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London-based food delivery service Deliveroo released its IPO prospectus on March 23. The company made its trading debut on the London Stock Exchange on March 31. Shares closed 26% below the IPO price, valuing Deliveroo at £5.6 billion ($7.7 billion). In the lead up to the IPO, Deliveroo set a price target that would have valued it at up to £7.9 billion ($10.8 billion).
Food delivery service revenue has broadly spiked during the pandemic. The challenge for Deliveroo, however, will be convincing investors that it can convert that demand into long-term profitability. It has struggled to do so thus far, posting net losses averaging £259 million ($357 million) per year between 2018 and 2020. In April 2020, Deliveroo laid off a quarter of its employees, a decision that the company attributed to "the extraordinary global health crisis" which they said "requires us to look at how we operate in order to reduce long-term costs."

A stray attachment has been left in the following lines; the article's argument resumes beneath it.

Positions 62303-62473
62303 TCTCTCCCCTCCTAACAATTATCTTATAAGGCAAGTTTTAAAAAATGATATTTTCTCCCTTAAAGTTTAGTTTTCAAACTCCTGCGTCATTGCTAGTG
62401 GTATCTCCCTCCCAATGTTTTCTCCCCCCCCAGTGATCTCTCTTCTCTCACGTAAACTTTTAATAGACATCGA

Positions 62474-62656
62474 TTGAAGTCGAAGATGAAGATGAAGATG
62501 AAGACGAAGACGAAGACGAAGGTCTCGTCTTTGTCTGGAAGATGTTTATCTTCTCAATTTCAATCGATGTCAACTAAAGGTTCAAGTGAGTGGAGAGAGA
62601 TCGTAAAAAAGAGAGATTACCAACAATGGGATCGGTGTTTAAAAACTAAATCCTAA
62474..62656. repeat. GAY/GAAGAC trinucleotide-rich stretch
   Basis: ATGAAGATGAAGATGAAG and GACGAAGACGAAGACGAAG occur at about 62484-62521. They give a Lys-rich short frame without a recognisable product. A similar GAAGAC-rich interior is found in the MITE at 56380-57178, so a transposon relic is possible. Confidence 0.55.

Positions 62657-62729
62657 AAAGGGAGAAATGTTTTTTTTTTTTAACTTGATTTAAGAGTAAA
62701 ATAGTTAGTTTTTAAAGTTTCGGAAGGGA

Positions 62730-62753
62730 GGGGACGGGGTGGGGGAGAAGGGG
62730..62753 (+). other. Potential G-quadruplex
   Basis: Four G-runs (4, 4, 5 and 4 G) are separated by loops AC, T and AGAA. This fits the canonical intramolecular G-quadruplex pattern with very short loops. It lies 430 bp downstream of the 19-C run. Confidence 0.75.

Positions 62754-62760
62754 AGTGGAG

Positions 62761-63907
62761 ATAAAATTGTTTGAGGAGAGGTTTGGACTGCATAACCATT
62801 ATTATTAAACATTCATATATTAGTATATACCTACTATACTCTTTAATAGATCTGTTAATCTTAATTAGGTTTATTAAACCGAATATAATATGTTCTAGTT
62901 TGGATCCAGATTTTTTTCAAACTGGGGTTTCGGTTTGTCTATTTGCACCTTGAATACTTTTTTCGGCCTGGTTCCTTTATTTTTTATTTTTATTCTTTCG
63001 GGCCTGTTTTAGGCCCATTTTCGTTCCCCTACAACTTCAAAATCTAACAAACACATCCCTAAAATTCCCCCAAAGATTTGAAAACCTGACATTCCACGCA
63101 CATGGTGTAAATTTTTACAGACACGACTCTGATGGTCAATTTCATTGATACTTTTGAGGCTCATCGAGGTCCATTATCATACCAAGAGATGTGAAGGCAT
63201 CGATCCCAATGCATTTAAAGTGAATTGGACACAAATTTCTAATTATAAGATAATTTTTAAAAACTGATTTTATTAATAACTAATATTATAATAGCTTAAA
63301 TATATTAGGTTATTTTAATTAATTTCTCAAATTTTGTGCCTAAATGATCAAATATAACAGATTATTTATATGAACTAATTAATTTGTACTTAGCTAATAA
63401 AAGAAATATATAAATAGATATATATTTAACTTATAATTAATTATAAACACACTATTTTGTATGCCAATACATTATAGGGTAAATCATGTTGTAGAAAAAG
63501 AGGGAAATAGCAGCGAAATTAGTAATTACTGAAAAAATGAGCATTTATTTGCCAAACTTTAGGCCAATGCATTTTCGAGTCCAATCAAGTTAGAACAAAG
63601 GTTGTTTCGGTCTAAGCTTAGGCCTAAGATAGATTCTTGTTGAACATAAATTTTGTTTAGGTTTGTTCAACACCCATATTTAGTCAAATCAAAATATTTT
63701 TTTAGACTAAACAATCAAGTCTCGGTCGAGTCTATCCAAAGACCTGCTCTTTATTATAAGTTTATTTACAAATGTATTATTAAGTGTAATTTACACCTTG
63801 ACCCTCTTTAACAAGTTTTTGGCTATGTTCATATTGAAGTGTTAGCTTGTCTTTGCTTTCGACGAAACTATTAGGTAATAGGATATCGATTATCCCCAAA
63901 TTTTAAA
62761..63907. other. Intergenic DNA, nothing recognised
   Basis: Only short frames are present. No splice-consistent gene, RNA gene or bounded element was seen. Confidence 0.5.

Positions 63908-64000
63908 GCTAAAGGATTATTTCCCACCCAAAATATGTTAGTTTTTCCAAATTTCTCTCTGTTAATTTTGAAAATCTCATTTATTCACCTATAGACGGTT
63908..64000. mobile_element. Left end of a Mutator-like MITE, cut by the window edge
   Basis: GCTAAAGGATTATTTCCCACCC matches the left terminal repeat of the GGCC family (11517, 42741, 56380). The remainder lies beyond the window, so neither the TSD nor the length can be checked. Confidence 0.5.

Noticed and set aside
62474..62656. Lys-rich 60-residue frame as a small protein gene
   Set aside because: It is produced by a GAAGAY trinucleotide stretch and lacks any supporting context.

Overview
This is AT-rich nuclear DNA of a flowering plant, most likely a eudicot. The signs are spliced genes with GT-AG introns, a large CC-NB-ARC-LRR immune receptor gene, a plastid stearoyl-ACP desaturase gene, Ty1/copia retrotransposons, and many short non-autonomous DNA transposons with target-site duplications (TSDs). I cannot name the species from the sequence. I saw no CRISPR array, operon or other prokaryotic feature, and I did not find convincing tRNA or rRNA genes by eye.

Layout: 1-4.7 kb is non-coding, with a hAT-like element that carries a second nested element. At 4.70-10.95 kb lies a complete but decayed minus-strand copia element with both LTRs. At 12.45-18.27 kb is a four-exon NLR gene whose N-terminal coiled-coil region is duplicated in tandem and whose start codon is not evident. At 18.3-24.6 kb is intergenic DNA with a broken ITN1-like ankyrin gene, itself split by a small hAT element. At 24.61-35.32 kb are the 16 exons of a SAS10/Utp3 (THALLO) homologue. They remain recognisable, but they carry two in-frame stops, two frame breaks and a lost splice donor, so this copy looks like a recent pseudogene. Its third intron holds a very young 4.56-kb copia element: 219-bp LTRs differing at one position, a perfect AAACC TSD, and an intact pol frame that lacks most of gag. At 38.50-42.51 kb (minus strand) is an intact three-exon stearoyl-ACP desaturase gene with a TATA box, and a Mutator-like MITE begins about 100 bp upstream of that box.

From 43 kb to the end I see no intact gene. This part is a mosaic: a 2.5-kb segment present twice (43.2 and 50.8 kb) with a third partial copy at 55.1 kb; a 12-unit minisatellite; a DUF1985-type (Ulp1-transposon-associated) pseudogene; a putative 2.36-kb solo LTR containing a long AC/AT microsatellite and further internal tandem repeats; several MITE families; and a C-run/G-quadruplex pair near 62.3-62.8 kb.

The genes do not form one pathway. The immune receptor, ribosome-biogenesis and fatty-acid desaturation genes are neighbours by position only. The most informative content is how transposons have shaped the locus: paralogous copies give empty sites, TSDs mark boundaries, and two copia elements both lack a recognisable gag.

Deliveroo needs to show that it stands apart from the food delivery industry at large, which has notoriously low margins and low barriers to entry. The industry is also subject to intense regulatory scrutiny, and Deliveroo has broad exposure to markets that have been less favorable to gig-worker companies relative to the U.S. Over 51% of Deliveroo's 2020 gross transaction value came from the U.K. and Ireland, while the remainder came from its operations across Europe, the Middle East and Asia.
What does Deliveroo do?
Deliveroo was co-founded in London in February 2013 by Greg Orlowski and his childhood friend Will Shu, who now serves as the company's CEO. The company completed its first delivery order later that year, and has since grown to service 115,000 food merchants with a delivery-worker base of over 100,000 riders.
Deliveroo currently operates across 12 markets. Expansion outside the U.K. began in 2015, as Deliveroo launched in Australia, Belgium, France, Germany, Hong Kong, Ireland, Italy, the Netherlands, Singapore, Spain and the United Arab Emirates. It launched in Taiwan in 2018 and in Kuwait in 2019. The expansion strategy hasn't been entirely smooth, however, as Deliveroo decided to pull out of Germany in 2019 and Taiwan in 2020.
In 2018, Deliveroo added grocery delivery to its platform, partnering with large chains including 7-Eleven, Aldi, Co-op, Marks & Spencer, Waitrose, and Amazon's Whole Foods. Many of these grocery partners maintained their own next-day delivery services, but Deliveroo focuses on fulfilling smaller orders with a faster turnaround. In fact, in 2020, Deliveroo riders fulfilled orders on the platform in under 30 minutes on average.